We have all the information we need from the primary survey and any interventions that are required have taken place and we want to get them to CT. Or we have got as far as we can and simply need to move the patient to theatre.
Often I’ll reiterate, or modify, the time target we set before, but as soon as I think we are ready to go, I’ll start the transfer checklist. You won’t be surprised I have a script for this too.
Now I know that some do not like the idea of checklists, but you’ll have realised that throughout all of this I’ve tried to stick to a format so that I leave plenty of space in my brain to think about the tricky stuff. After all, we all think it’s ok to go to the shops with a checklist, so why not before you go to CT with a patient with potentially life threatening injuries.
I always introduce the checklist in the same way.
“Thanks everyone. Let’s do the transfer checklist to make sure we are safe and ready to go to CT. This is a challenge/response checklist so when I call it out please say ‘yes’ if you believe it has been done’.
I run through the checklist and try to make eye contact with each of the individuals who I believe are responsible for that item.
When it is complete I will say:
“Our primary plan will be to go straight to CT, and get the scan completed. If at any point we are concerned that the patient isn’t stable enough to get there we will simply come back to this Resus Bay and continue the resuscitation while we make other plans.
Please remember that we need to be quiet when we are in the scanner and everyone except myself and the anaesthetic team will need to stay outside, to allow the radiology team space to concentrate. If we need you urgently I’ll call you in.“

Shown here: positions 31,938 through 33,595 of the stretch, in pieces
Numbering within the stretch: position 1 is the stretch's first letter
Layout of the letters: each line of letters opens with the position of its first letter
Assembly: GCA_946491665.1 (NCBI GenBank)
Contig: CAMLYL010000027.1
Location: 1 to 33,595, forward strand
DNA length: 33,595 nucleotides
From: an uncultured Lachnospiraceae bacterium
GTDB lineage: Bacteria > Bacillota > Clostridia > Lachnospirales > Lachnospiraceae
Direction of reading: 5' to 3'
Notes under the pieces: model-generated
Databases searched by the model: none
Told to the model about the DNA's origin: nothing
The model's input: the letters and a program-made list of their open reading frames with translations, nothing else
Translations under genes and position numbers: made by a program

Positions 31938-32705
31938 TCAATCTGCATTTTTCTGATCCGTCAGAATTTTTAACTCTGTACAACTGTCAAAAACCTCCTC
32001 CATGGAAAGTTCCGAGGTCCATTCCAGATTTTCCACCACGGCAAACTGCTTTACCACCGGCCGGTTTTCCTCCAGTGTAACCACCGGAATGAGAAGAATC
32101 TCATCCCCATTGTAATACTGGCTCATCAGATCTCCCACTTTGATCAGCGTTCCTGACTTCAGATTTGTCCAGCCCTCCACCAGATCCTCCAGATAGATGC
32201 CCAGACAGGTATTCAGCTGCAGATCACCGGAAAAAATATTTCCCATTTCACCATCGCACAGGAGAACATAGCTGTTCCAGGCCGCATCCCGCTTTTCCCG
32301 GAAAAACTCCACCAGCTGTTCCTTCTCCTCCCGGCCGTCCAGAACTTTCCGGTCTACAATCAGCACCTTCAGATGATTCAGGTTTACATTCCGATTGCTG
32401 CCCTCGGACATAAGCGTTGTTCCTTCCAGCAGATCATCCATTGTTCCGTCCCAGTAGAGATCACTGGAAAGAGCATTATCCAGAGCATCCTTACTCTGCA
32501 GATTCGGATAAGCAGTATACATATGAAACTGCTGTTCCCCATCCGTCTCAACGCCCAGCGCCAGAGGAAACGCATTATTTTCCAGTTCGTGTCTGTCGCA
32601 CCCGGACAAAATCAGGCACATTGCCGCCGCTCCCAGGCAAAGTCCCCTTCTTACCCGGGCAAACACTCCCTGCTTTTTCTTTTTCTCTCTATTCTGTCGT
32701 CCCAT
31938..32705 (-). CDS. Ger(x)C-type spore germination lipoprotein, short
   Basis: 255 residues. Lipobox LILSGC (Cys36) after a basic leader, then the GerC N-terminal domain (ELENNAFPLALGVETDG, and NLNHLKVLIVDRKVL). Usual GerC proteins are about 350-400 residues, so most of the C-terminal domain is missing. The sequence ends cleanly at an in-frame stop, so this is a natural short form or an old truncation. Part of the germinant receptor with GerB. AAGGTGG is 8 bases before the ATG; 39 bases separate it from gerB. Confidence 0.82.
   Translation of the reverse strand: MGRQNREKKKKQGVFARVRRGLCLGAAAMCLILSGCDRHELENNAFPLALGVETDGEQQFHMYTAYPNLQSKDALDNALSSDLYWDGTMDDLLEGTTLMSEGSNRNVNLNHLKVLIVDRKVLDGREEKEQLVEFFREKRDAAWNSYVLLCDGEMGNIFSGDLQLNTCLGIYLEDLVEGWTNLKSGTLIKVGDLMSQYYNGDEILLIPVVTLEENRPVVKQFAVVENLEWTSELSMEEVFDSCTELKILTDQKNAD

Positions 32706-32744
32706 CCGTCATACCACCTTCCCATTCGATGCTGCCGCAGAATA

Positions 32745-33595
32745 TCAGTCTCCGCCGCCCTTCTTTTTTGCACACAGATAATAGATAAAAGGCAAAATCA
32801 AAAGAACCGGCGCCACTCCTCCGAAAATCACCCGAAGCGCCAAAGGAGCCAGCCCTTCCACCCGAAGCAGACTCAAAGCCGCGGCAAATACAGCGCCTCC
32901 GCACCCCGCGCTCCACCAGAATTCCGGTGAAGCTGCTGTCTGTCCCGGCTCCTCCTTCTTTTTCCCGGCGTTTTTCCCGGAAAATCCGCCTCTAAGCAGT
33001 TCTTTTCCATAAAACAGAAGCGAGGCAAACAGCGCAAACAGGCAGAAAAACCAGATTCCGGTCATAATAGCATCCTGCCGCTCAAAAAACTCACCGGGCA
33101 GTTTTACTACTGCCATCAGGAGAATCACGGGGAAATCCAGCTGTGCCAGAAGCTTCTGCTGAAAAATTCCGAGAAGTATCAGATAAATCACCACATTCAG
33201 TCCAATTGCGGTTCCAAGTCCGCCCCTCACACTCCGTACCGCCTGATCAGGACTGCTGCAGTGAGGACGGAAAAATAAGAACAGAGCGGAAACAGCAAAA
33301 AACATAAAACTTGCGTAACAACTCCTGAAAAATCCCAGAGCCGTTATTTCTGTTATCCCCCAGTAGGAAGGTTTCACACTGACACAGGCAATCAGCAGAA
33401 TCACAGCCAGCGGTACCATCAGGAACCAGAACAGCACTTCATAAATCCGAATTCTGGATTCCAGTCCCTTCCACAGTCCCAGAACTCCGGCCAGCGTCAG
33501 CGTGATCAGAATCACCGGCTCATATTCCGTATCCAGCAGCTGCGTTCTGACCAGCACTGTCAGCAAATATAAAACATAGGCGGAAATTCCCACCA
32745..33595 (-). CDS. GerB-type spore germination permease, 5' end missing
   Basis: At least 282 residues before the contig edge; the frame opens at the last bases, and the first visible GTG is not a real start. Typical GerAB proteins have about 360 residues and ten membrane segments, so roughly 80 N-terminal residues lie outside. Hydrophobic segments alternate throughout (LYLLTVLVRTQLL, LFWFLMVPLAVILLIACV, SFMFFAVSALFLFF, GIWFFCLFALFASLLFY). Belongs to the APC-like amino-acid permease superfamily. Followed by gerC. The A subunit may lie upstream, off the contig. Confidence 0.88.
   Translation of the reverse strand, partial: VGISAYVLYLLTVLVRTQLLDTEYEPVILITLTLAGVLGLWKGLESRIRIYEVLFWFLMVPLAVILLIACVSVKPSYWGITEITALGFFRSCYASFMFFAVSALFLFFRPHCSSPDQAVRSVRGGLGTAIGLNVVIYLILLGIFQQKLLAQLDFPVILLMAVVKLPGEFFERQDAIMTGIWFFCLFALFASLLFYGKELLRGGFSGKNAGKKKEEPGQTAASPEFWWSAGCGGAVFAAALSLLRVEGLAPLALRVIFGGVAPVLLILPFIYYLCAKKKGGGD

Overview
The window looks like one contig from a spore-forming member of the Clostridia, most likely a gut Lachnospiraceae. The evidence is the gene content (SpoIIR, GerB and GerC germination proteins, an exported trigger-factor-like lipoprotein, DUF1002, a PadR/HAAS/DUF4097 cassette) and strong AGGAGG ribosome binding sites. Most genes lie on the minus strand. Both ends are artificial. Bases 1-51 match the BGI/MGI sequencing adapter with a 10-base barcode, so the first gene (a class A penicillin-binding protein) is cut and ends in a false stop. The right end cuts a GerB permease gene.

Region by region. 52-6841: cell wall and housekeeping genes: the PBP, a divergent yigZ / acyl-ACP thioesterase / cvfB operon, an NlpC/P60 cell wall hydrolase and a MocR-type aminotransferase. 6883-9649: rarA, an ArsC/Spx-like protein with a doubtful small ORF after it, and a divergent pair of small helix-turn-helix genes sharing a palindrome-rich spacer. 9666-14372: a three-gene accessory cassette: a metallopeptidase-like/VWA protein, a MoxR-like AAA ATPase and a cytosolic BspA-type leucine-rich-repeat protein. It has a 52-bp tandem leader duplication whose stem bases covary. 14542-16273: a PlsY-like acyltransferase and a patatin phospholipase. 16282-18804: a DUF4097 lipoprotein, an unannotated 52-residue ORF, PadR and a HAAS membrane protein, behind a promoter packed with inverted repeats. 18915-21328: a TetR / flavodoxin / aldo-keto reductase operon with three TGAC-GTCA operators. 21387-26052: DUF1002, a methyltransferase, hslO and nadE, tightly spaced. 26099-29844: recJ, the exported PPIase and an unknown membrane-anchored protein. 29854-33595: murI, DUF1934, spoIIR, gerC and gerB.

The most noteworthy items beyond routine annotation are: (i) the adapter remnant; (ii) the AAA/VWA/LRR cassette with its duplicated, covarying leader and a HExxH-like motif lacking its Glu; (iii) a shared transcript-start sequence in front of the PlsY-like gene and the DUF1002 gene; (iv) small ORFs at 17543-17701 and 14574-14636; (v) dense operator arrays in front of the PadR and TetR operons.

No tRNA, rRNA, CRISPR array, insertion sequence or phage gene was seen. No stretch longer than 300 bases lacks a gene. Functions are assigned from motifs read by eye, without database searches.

Has anyone got any questions?
Thanks so much everyone. Let’s go.”
For me, this is often the hardest part of any trauma call. To keep the team interested and engaged. I do think it is really important to make sure we respect the radiology team. All too often I have seen the relief of getting to CT manifest itself as too much chatter and joking around, and more than once have been asked to be quiet.
After focussing on leadership, I just want to mention followership, which I think at times can be even more important.
There will be times when you are a team member and not the leader. In this situation you have the power to be even more influential, in both a positive and negative way. You have to find a way to be supportive and encouraging, whilst also helping move things along and not take over. Often it is in these moments where your role modelling is at its most crucial.
And lastly, this stuff isn’t easy. You need to practice and you need to be watched and given feedback and advice. This is perhaps the hardest part of any learning process. None of us like to be told we’re not very good at something, or even that we’re not the very best at something. But this is truly the only way to get better.
And as with all the best TV shows, the time has come for the end credits.
- Think about yourself, the team and the environment. Are you fully rested and fit to fly?
- Use a script and play a part. Whatever your personality you can be the leder the team needs
- Thinks ahead; set time targets; don’t get angry and use humour and touch carefully
- Checklists really aren’t cheating. They just give your brain space to think
- Practice, practice, practice and be watched whenever possible.